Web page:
June 11, 2006

BBC gets into a Virtual World (updated)

Posted in contracts, copyright, internet law, law reform, virtual worlds at 4:36 am by thelawthoughts

I am going out on a limb and will say that the law of virtual worlds is going to be one of the most important legal discussions we, as a society, need to have.

The BBC has rented space on a virtual island, to broadcast a concert to people who are 'visiting' the virtual world. Here are some critical questions the law needs to answer:

Should virtual world creators be allowed to set the rules? Does this mean we have 'private States' rather than our current public government? In other words, should game or virtual world creators be allowed to 'legislate' so that their rules apply over 'real world' legislation? What happens when real money is exchanged for 'virtual goods'? Do real world contract laws apply? Who owns the copyright in the BBC's concert? Do property laws apply to virtual worlds? What happens if a gifted coder hacks the virtual world and destroys parts of it? Should owners of virtual property get compensation?

This is effectively a rambling list off the top of my head. There are even more important issues to discuss than these and it is a fascinating development.

UPDATED: To follow this up, I found an interesting piece by the Counterfeit Chic on counterfeiting in virtual worlds. See? I told you this was important!

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4 Comments »

  1. Dash Brannigan said,

    Go to ebay and look up “Diablo II”, virtual goods being traded in the real world.

    You’ll find that the opperators of these virtual worlds already do have their own legisaltions. They have a level of behaviour that they require from all their virtual citizens.

    They are absolutley shocking when it comes to free speech. I mean banishment / death from the world for having a funny all be it sexual name.

    Well at least until the virtual civil rights movement starts and the virtial revolution begins.

  2. This is what I mean. My argument is that virtual world ‘owners’ are acting on the same basis as do sovereign nations. That is fine, but it means that people effectively execute a contract under which they submit to ‘legislation by the sovereign nation’.

    I find this incredible, especially given the real world connection you point out over eBay. IP protection is a huge issue, but who do you sue to enforce your rights? The world owner? The person doing the infringing? How do you discover who they are?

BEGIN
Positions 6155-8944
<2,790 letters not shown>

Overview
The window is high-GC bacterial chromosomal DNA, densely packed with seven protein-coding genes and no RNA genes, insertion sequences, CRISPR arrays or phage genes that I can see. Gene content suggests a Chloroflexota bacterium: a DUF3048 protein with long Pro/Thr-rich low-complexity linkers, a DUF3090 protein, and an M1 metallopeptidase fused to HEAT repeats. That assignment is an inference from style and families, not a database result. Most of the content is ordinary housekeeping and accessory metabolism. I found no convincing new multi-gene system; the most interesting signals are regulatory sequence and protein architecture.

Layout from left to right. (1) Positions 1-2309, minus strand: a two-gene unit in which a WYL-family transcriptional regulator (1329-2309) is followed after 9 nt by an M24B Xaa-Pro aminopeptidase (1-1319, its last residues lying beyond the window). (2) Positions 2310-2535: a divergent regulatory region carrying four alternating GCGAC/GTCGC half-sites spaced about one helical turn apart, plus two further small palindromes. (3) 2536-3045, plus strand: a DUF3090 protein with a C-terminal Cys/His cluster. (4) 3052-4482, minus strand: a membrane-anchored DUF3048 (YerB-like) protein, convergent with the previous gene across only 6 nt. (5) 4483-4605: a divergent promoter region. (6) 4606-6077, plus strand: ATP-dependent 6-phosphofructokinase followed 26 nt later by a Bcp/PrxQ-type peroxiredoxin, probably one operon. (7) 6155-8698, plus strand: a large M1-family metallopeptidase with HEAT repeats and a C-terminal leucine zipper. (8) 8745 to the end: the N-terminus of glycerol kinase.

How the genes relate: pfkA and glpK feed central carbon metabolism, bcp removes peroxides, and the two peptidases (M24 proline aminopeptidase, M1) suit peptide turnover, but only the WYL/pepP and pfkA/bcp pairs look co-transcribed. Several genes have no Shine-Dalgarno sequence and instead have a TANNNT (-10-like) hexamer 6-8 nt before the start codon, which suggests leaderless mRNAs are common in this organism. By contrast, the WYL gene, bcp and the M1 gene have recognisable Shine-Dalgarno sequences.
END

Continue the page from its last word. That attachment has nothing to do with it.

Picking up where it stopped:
All incredibly interesting in my opinion.

  3. Dash Brannigan said,

    While I like where you are thinking with this you have to remeber that it is a game. A really really good one but a game none the less.

    The thing with the ebaying of “items” is that you actually don’t pay for the item, you pay for the time it took for the item to be found / won. All items or remain the property of the game owners. They can be traded and the like but they are always the owners.

    I like where your thinking is going but I think it is a few years ahead. At the moment it’s like calling the rules of monopoly legislation and those little houses, that sweet car and silly thimble property.

    Although I’m not a lawyer, I would think that treating it like a game would be the way to go. The game has rules which you sign up to but the game itself exists in the real world and abides by real laws.

  4. I think that’s about right. I’m thinking specifically of damage to property in the virtual world, which really should be enforced by real world law.

    I’m thinking about people owning virtual property in the world, such as houses. What if somebody damages the house? How can they recover the cost of the item, whatever it is, in the real world?

    My other big interest is the IP issue involved. I mean, usually when you do a broadcast, you have the exclusive right to rebroadcast. If somebody records the BBC’s concert, that is copyright infringement. I think real world law needs to apply there, rather than some appeal being made to the game owner.

    However, the fact that the game owner has a contract with the gamer or even concertgoer adds another layer of complexity.

    I think the counterfeit issue is important also. Should a real world Gucci-type company be worried about ripoffs in the virtual world? I think they should, simply because the brand is as intangible as the real world, and brand damage can occur just as much in the virtual world, by being associated with particular situations or behaviours, as can a bag in the Victoria market.

    Again, I think IP owners should be able to protect their brands in the real world.

    Great comments!


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